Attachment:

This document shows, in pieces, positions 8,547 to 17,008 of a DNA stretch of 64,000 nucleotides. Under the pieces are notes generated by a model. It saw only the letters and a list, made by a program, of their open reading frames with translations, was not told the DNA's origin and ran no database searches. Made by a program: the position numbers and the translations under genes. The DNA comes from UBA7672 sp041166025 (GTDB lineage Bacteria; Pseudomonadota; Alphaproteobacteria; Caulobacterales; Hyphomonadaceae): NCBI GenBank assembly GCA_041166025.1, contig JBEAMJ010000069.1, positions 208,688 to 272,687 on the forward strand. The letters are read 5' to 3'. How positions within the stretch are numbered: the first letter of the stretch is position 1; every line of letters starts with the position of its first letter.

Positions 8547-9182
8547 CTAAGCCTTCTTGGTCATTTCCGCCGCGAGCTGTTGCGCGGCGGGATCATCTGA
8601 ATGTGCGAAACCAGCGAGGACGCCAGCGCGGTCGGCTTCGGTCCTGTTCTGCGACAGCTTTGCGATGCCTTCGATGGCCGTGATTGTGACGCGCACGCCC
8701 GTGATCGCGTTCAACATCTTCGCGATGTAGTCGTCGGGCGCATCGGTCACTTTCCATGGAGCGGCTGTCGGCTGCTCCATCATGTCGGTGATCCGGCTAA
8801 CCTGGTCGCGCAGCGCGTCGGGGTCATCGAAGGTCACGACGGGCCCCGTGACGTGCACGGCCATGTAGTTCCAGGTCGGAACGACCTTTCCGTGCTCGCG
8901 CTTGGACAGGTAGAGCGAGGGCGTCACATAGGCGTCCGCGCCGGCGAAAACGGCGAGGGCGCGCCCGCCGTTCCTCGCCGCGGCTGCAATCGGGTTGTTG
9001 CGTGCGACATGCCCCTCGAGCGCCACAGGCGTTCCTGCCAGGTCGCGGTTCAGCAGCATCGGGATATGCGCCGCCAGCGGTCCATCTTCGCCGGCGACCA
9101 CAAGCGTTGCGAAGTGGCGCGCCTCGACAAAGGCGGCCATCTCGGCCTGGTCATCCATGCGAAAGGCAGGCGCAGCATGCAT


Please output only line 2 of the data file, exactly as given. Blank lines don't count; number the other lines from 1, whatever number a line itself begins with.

Positions 8547-9182